Thuckalay, Kanniyakumari, Tamil Nadu, 629175, India

    Sight Details

    Rate Includes: Tues.–Sun. 9–4:30, Closed Mon.
  • 14. Padmanabhaswamy Temple

    The handsome Padmanabhaswamy Temple, dedicated to Vishnu, has a seven-story gopuram (entrance tower) that's as wide as it is tall to accommodate an unusual reclining statue of a very dark-skinned Vishnu (Padmanabha), lying in eternal slumber on a five-headed serpent. The date of its original construction has been placed at 3000 BC; legend has it that it was built by 4,000 masons, 6,000 laborers, and 100 elephants over the course of six months. In the main courtyard there's an intricate granite sculpture, supplemented by more stonework on the nearly 400 pillars supporting the temple corridors. Non-Hindus are not allowed inside the temple or inner sanctum but are welcome to view the impressive structure from the outside. The hours of opening reflect the eccentric uniqueness of this magnificent-looking and much revered house of worship: 3:30 am–4:45 am, 6:30 am–7 am, 8:30 am–10 am, 10:30 am–11:10 am, 11:45 am–noon, 5 pm–6:15 pm, 6:45 pm–7:20 pm, and a viewing of Vishnu can be booked online. You'll have to take off your shoes, photography is prohibited, and women should wear appropriate clothing (i.e., no shorts or sleeveless or revealing tops). Nearby there are little shops selling handicrafts.

    Next to Kuthiramalika Palace Museum, Trivandrum, Kerala, 695023, India

    Sight Details

    Rate Includes: 3:30–4:45 am, 6:30–7 am, 8:30–10 am, 10:30–11:10 am, 11:45 am–noon, 5–6:15 pm, 6:45–7:20 pm
  • 15. Pardesi Synagogue


    The first migration of Jews to Kerala is thought to have taken place in the 6th century BC, followed by a much larger wave in the 1st century AD, when Jews fleeing Roman persecution in Jerusalem settled at Cranganore (on the coast about 26 km [16 miles] north of Kochi). In the 4th century, the local king promised the Jews perpetual protection, and the colony flourished, serving as a haven for Jews from the Middle East and, in later centuries, Europe. When the Portuguese leader Afonso de Albuquerque discovered the Jews near Cochin in the 16th century, however, he destroyed their community, having received permission from his king to "exterminate them one by one." Muslim anti-Semitism flared up as well. The Jews rebuilt in Mattancherry but were able to live without fear only after the less-belligerent Dutch took control in 1663. The rather small synagogue, built in 1568, houses four scrolls of the Torah kept in cases of silver and gold and is topped by an attractive clock tower that was added in 1760. Admire the collection of antique colonial Indian lights hanging from the center and the blue-and-white Chinese tiles on the floor (a gift from a Jewish businessman in the 18th century); no two tiles are alike. Also on view are the 4th-century copperplates that detail, in Malayalam, the king's decree that allowed the Jewish community to live in his kingdom. Before you enter the main synagogue there is a collection of paintings on the left highlighting the Jewish story in India. Photography and videography are not allowed in the synagogue.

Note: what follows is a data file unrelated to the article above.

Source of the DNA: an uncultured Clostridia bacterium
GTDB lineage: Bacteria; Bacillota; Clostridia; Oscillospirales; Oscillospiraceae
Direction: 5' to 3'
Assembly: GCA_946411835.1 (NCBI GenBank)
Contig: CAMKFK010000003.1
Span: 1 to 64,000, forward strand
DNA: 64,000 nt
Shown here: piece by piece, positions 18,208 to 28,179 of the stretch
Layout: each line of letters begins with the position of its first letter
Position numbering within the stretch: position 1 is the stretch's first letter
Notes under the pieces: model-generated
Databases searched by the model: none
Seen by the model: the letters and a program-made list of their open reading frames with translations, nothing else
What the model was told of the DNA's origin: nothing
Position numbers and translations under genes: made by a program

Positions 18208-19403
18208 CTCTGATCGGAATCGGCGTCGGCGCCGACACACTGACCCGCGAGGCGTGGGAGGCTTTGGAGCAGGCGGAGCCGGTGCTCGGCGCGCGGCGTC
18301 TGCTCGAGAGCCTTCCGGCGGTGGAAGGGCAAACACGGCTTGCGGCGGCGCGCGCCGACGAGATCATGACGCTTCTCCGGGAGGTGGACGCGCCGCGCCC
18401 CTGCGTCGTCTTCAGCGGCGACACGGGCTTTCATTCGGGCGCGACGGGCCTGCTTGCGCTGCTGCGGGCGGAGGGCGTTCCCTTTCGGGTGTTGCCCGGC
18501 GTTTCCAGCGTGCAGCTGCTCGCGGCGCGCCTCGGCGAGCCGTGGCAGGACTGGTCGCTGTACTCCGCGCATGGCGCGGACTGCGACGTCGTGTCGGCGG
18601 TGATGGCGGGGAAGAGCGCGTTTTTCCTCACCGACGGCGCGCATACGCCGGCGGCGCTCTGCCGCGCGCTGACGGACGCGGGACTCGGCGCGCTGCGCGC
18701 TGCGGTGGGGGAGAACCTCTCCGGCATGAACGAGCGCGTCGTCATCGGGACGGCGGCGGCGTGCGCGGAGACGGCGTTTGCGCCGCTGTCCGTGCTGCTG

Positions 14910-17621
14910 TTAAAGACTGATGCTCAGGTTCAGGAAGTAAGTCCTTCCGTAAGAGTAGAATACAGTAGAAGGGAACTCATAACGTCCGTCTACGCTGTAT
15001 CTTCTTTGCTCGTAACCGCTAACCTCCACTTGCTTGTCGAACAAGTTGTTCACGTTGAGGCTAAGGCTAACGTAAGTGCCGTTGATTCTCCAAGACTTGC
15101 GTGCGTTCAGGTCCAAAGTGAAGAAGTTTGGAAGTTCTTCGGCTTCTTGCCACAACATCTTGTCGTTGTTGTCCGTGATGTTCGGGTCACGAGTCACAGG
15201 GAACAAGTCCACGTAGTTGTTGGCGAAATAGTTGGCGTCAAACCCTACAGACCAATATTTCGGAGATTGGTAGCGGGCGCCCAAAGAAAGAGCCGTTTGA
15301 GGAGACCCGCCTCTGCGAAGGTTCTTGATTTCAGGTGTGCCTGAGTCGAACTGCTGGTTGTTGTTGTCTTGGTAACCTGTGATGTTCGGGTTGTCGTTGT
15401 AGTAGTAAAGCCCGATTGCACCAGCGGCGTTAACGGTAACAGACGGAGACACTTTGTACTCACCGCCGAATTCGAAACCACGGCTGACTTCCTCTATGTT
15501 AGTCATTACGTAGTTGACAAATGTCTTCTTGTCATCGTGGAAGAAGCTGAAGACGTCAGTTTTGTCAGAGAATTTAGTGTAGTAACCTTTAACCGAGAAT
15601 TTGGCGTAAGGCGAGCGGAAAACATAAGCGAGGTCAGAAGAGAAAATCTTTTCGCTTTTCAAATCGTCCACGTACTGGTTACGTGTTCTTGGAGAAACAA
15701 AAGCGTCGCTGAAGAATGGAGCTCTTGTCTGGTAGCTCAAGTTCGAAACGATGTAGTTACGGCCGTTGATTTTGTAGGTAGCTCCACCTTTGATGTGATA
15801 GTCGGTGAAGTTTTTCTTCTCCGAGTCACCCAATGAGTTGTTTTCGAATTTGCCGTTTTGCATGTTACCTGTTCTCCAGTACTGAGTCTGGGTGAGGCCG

Synagogue La., Kochi, Kerala, 682002, India

    Sight Details

    Rate Includes: Rs. 5, Sun.–Thurs. 10–1 and 3–5 (closed on Jewish holidays), Closed Fri., Sat., and Jewish holidays
  • 16. Periyar Wildlife Sanctuary

    In the vicinity of Thekkady, the Periyar National Park is one of India's best animal parks for spotting elephants, bison, wild boar, oxen, deer, black-faced Nilgiri langurs, and lion-tailed macaques (two kinds of monkeys), as well as many species of birds. The best viewing period is March and April, when other watering holes have dried up and wildlife, including leopards and tigers, is forced to approach the lake to drink. Still, you have a good chance of seeing animals resident October through May.Lake Periyar, its many fingers winding around low-lying hills, is the heart of the nearly 303-square-km (117-square-mile) sanctuary. Forget exhausting treks or long safaris. At this sanctuary, unlike any other in India, you lounge in a motor launch as it drifts around bends and comes upon animals drinking at the shores. Be prepared: Indian children (and adults) love to scream and shout at wildlife sightings. On a quiet trip, elephants hardly notice the intrusion, although younger pachyderms will peer at you out of curiosity and then run squealing back to their elders when your boat comes too close. If you're brave-hearted, you can spend a night doing a night trek (Rs. 2,000 per person), staying overnight in a jungle lodge. If you do go out in the forest, be prepared for leeches on the ground, especially during the monsoon. For information about treks in the park, contact the District Tourism Promotion Council (DTPC) in Idukki.